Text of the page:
Jake Corman, Pennsylvania's ranking state senator, announced his endorsement of Barletta at a news conference just days before the state's Tuesday primary and amid hand-wringing by establishment Republicans that a Mastriano victory would doom their chances of flipping the governor's mansion in November in the battleground state.
Corman's name will remain on ballots statewide, and mail-in voting has been underway for weeks. It's unclear what, if any, effect Corman's decision to end his campaign will have on the race, since polls have showed him gaining little traction.
Mastriano has shown strength in recent polls, while being a prominent peddler of conspiracy theories, including former President Donald Trump's false claims that widespread fraud marred the 2020 election and resulted in his loss in Pennsylvania. Mastriano also floated a plan to overturn the election results, helping draw a subpoena from the congressional committee investigating the Jan. 6 insurrection at the U.S. Capitol.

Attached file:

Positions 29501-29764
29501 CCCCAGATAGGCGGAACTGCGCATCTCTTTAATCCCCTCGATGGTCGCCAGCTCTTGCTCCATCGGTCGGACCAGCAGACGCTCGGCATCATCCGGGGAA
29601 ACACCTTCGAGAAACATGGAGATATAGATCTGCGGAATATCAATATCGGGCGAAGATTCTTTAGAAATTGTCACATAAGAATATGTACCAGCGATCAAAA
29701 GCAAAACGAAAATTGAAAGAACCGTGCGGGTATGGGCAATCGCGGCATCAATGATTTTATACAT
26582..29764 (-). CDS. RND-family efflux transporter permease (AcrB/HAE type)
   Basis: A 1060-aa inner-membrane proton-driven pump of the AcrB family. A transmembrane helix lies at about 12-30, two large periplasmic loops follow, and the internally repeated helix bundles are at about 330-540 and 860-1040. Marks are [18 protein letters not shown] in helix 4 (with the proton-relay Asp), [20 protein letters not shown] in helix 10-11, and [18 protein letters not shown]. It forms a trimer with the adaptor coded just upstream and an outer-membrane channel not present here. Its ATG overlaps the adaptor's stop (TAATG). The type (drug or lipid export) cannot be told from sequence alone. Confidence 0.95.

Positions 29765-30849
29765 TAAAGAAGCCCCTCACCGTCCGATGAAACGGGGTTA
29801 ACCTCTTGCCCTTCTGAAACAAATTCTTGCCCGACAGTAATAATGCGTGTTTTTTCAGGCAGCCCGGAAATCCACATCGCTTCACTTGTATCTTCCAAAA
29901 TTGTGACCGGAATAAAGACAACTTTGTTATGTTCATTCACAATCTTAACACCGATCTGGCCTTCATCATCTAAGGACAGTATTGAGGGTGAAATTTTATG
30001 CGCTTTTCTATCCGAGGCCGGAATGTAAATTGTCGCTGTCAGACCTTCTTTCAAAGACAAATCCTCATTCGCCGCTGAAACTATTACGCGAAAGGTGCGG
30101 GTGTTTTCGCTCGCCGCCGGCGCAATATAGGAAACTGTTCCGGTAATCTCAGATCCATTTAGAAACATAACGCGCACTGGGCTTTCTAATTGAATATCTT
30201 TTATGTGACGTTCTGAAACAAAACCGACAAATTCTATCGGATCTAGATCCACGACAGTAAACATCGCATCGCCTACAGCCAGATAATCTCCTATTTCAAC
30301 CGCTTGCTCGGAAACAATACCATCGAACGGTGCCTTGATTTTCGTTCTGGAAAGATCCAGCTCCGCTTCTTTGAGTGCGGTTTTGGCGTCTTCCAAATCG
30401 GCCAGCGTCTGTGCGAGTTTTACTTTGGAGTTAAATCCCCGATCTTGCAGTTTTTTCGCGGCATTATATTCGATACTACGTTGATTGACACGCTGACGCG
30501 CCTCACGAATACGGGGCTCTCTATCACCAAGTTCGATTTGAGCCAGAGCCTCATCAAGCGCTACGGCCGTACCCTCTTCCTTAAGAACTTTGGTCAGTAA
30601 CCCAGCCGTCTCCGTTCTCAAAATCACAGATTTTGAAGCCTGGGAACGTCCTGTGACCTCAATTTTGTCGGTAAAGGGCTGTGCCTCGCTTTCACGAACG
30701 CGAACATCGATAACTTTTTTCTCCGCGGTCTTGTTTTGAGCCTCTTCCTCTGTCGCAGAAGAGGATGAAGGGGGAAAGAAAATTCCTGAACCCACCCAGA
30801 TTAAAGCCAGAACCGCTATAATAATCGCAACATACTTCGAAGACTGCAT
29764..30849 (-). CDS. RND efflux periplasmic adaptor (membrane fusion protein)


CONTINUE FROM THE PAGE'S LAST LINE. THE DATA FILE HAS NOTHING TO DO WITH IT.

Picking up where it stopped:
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For weeks, party officials behind the scenes have urged candidates in what was originally a 10-deep field to step aside and coalesce around one candidate to help defeat Mastriano. One dropped out early enough in the race to remove his name from ballots, but eight candidates still remain.
Both Corman and Barletta declined to say why they think Mastriano cannot beat the presumptive Democratic nominee, state Attorney General Josh Shapiro.
Barletta acknowledged Thursday that there is very little in policy difference between him and Mastriano. Rather, he pointed to his experience winning elections as mayor in small-city Hazleton and in winning four terms in Congress.
Mastriano earlier this week said the Republican establishment "is in a panic mode" at the prospect that he will be the party's nominee. Meanwhile, two other Republicans who remain in the race, Bill McSwain and Dave White, derided the Corman-Barletta alliance as one career politician endorsing another career politician.